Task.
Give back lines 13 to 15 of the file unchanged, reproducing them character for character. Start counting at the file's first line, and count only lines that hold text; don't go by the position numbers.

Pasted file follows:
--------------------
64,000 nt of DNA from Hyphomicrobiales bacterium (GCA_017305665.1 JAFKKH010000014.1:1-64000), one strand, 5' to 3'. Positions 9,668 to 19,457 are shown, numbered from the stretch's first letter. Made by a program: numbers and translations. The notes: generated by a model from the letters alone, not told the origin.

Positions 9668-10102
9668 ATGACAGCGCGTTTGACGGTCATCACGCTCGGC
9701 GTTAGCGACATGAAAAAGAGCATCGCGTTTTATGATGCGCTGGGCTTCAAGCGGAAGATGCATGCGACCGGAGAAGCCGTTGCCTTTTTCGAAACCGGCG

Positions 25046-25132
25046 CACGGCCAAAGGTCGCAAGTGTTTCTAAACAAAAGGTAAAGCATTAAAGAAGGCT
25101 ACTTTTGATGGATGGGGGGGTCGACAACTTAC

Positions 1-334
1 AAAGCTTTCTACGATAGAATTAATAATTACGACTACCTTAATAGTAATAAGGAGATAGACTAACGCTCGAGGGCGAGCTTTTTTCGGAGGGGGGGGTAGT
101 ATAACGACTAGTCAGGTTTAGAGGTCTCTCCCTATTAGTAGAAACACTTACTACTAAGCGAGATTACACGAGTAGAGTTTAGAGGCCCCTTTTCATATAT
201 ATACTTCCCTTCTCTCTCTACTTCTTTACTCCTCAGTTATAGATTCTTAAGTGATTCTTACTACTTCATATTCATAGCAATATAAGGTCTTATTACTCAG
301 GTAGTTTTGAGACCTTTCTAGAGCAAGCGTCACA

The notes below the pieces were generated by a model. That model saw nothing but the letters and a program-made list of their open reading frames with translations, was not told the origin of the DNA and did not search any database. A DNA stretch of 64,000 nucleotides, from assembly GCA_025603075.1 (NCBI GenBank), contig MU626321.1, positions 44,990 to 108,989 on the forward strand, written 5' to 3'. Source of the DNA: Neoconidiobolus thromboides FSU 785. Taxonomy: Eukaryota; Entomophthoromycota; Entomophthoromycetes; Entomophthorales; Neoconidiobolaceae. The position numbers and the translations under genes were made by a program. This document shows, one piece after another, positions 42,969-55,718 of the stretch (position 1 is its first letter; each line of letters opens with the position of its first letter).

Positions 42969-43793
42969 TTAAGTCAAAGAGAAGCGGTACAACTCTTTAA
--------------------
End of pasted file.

The notes below the pieces were generated by a model. That model saw nothing but the letters and a program-made list of their open reading frames with translations, was not told the origin of the DNA and did not search any database. A DNA stretch of 64,000 nucleotides, from assembly GCA_025603075.1 (NCBI GenBank), contig MU626321.1, positions 44,990 to 108,989 on the forward strand, written 5' to 3'. Source of the DNA: Neoconidiobolus thromboides FSU 785. Taxonomy: Eukaryota; Entomophthoromycota; Entomophthoromycetes; Entomophthorales; Neoconidiobolaceae. The position numbers and the translations under genes were made by a program. This document shows, one piece after another, positions 42,969-55,718 of the stretch (position 1 is its first letter; each line of letters opens with the position of its first letter).

Positions 42969-43793
42969 TTAAGTCAAAGAGAAGCGGTACAACTCTTTAA